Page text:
Patrick Scott: half a century as Irish art’s gold standard
Building Operations, Sundown (1956)
Light and shade: Patrick Scott at his home in Dublin. photographs: bryan o'brien
At 92, the artist’s work has been defined by an encounter with gold leaf. What does it all mean? ‘Oh, I’m very bad at talking about all that,’ he claims
We climb the spiral staircase of Patrick Scott’s mews house to find the painter installed on a sofa, a rug tucked around his legs, the afternoon light falling at an angle on his craggy face and unruly white hair. At 92 he is as instantly recognisable as his paintings, one of which, Meditation 2009, is on show at the Hugh Lane Gallery in Dublin until the end of the month, and is the title image for the Arts Council’s mammoth Into the Light exhibition.
As the exhibition catalogue points out, Scott has been “central to both the visual arts and the cultural life of Ireland” over the past half-century. And he is still producing glorious gold-leaf paintings from the studio on the floor below, every inch of its shelves and work tables crammed with brushes, rolls of masking tape and a million mysterious bits and bobs in between.
“Oh, I am working,” he says. “I’m raring to go, as it were.” A knee injury sustained in a car crash forces him to rest more than he would like. He has hearing difficulties, too. “My dancing days are over,” he says – though the mischief dancing in his eyes tells a different story.
As his friend and carer Eric brings tea and biscuits, they banter back and forth about the house and its previous inhabitants. Eric is as well versed in the interview routine as is Scott himself, and skilful at addressing both interviewer and interviewee simultaneously. When a long silence develops, as it often does, he is equally skilful at prompting us both to get on with it.
Scott has owned this comfortable house-cum-studio since 1960, when a Guggenheim award from the US allowed him to give up his job as an architect and become a full-time artist. “It was still used as a stable,” Scott recalls. “Except there wasn’t a horse in it.” The eyes twinkle again. “There was a hen in it. The hen only stayed one night with me.”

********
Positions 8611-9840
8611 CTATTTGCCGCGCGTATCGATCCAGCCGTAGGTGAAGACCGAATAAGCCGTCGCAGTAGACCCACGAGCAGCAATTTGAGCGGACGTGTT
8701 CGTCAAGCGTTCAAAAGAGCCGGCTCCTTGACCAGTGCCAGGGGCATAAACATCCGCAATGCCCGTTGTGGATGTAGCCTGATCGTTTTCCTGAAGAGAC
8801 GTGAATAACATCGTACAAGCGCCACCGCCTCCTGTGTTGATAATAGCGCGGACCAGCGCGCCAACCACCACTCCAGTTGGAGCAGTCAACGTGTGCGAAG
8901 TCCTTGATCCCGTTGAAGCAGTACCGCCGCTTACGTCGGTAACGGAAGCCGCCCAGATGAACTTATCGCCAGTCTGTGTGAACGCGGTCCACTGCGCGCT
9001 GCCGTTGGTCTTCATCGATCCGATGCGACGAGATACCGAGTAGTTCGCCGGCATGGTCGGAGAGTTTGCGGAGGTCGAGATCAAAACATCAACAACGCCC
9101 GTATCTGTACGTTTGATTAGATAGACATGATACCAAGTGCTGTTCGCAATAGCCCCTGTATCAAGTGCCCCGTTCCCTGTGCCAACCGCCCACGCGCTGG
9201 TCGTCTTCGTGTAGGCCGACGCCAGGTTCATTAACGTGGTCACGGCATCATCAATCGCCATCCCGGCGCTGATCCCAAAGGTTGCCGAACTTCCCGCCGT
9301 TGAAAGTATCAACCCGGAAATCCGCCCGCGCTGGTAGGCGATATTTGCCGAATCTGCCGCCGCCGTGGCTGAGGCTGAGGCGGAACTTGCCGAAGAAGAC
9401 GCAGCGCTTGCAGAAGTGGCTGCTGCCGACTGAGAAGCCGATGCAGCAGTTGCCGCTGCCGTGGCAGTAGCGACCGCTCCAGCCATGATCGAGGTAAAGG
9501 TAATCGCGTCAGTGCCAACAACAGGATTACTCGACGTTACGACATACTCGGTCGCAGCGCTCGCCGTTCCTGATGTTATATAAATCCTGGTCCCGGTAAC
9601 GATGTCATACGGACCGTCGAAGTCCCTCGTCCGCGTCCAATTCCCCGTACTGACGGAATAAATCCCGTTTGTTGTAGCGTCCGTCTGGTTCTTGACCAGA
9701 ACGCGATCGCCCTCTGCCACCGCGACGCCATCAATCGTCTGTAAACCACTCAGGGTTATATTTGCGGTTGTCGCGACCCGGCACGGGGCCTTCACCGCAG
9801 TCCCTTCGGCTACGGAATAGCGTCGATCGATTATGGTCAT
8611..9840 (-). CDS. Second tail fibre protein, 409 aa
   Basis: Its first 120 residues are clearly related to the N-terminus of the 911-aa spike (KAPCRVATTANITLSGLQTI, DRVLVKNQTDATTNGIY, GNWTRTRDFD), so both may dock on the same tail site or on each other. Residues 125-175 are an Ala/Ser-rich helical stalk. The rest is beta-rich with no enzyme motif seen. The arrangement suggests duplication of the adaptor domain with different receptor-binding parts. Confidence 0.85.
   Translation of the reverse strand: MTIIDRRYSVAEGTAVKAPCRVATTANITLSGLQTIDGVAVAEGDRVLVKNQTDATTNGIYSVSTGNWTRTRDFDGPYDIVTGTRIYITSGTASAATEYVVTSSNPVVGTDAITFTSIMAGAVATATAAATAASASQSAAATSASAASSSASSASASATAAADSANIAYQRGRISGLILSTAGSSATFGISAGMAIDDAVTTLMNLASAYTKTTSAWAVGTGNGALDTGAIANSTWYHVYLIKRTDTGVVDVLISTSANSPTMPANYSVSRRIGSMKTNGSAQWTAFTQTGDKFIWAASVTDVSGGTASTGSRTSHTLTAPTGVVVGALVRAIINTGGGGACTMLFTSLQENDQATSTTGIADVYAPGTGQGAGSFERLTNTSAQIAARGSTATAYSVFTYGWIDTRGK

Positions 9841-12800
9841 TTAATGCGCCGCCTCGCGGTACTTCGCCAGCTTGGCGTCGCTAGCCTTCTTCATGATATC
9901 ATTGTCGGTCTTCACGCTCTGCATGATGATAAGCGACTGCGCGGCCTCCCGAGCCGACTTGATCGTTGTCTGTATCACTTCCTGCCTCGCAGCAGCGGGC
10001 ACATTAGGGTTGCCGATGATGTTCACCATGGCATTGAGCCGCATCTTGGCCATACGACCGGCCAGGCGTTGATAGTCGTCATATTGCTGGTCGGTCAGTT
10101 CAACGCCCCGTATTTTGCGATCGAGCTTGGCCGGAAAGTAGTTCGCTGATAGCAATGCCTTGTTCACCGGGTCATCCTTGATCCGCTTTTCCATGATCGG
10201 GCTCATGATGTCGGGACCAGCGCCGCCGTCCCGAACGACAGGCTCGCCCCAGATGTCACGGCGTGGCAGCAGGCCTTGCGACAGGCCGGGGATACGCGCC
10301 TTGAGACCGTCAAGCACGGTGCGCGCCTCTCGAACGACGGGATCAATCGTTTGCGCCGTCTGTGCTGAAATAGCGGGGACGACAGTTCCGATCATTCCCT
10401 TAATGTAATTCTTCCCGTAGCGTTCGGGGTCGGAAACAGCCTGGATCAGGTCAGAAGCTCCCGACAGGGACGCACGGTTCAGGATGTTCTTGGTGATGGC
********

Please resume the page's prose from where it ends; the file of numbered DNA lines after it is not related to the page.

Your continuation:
The property actually consists of two houses, the first of which he bought from a Jewish matriarch who had been buying up properties in the area.
“What was her name?” Scott asks Eric. “Old Mrs . . . ” Eric shakes his head.
“Um. It’ll come to me. Tough as old boots she was, wasn’t she?” Scott beams in triumph. “I gave her £300,” he says.
The idea of buying a mews house in Dublin 4 for such a sum is hard to get your head around until you start doing some basic computations and realise that when Scott was born, in Kilbrittain, Co Cork, in 1921, Michael Collins was still alive and well and a year away from Béal na mBláth.
Times were tough for farmers in the Irish countryside in those days; nevertheless, Scott has happy memories of his childhood.
“There were five of us,” he says. “We were brought up in a house that had been built in the middle of the 19th century. When I was very small, I would go to the local rector – who had two daughters who were about the same age as I was – and we would sit round the dining-room table in the rectory, and he would get us to do drawing. Rather ordinary things. The fireplace and things like that. But we ended up mostly playing tig around the table.”
When the time came for young Patrick to get a job, the plan was that he would head to London, where an interview had been set up with a firm of architects. “I was due there on the morning of September 3rd, 1939,” he says. It was the day on which the second World War broke out. “Aunt Linda said to me, ‘Well, you can’t go there. Why don’t you go to Dublin instead?’ ” Aunt Linda, a wealthy friend of his mother’s sister, funded his studies at University College Dublin.